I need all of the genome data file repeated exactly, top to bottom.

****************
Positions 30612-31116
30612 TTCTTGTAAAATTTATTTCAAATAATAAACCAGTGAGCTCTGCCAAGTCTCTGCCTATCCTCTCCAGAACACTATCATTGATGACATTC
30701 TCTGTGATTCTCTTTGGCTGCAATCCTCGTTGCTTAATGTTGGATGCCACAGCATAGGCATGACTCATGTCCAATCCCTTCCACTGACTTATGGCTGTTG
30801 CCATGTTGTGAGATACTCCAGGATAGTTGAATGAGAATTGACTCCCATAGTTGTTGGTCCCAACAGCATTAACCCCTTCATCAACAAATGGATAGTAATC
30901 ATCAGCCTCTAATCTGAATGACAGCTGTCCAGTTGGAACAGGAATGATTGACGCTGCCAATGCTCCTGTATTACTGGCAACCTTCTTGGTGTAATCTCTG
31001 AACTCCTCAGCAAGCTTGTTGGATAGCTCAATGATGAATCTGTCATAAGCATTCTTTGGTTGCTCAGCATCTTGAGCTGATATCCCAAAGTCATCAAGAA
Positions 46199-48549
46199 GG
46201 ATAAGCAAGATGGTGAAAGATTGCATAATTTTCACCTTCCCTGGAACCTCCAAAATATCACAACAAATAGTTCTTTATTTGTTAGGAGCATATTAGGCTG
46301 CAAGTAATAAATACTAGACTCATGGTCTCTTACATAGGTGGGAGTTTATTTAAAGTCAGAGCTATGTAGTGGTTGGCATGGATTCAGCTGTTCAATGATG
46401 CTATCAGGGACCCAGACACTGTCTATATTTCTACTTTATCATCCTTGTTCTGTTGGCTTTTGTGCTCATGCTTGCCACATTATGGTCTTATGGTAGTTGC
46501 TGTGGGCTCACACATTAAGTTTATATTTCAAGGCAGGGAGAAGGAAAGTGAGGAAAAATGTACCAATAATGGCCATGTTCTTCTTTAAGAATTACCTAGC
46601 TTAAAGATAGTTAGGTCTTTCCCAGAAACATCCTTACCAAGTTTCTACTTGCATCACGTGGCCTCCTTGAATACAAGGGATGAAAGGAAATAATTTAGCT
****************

Positions 30612-31116
30612 TTCTTGTAAAATTTATTTCAAATAATAAACCAGTGAGCTCTGCCAAGTCTCTGCCTATCCTCTCCAGAACACTATCATTGATGACATTC
30701 TCTGTGATTCTCTTTGGCTGCAATCCTCGTTGCTTAATGTTGGATGCCACAGCATAGGCATGACTCATGTCCAATCCCTTCCACTGACTTATGGCTGTTG
30801 CCATGTTGTGAGATACTCCAGGATAGTTGAATGAGAATTGACTCCCATAGTTGTTGGTCCCAACAGCATTAACCCCTTCATCAACAAATGGATAGTAATC
30901 ATCAGCCTCTAATCTGAATGACAGCTGTCCAGTTGGAACAGGAATGATTGACGCTGCCAATGCTCCTGTATTACTGGCAACCTTCTTGGTGTAATCTCTG
31001 AACTCCTCAGCAAGCTTGTTGGATAGCTCAATGATGAATCTGTCATAAGCATTCTTTGGTTGCTCAGCATCTTGAGCTGATATCCCAAAGTCATCAAGAA
Positions 46199-48549
46199 GG
46201 ATAAGCAAGATGGTGAAAGATTGCATAATTTTCACCTTCCCTGGAACCTCCAAAATATCACAACAAATAGTTCTTTATTTGTTAGGAGCATATTAGGCTG
46301 CAAGTAATAAATACTAGACTCATGGTCTCTTACATAGGTGGGAGTTTATTTAAAGTCAGAGCTATGTAGTGGTTGGCATGGATTCAGCTGTTCAATGATG
46401 CTATCAGGGACCCAGACACTGTCTATATTTCTACTTTATCATCCTTGTTCTGTTGGCTTTTGTGCTCATGCTTGCCACATTATGGTCTTATGGTAGTTGC
46501 TGTGGGCTCACACATTAAGTTTATATTTCAAGGCAGGGAGAAGGAAAGTGAGGAAAAATGTACCAATAATGGCCATGTTCTTCTTTAAGAATTACCTAGC
46601 TTAAAGATAGTTAGGTCTTTCCCAGAAACATCCTTACCAAGTTTCTACTTGCATCACGTGGCCTCCTTGAATACAAGGGATGAAAGGAAATAATTTAGCT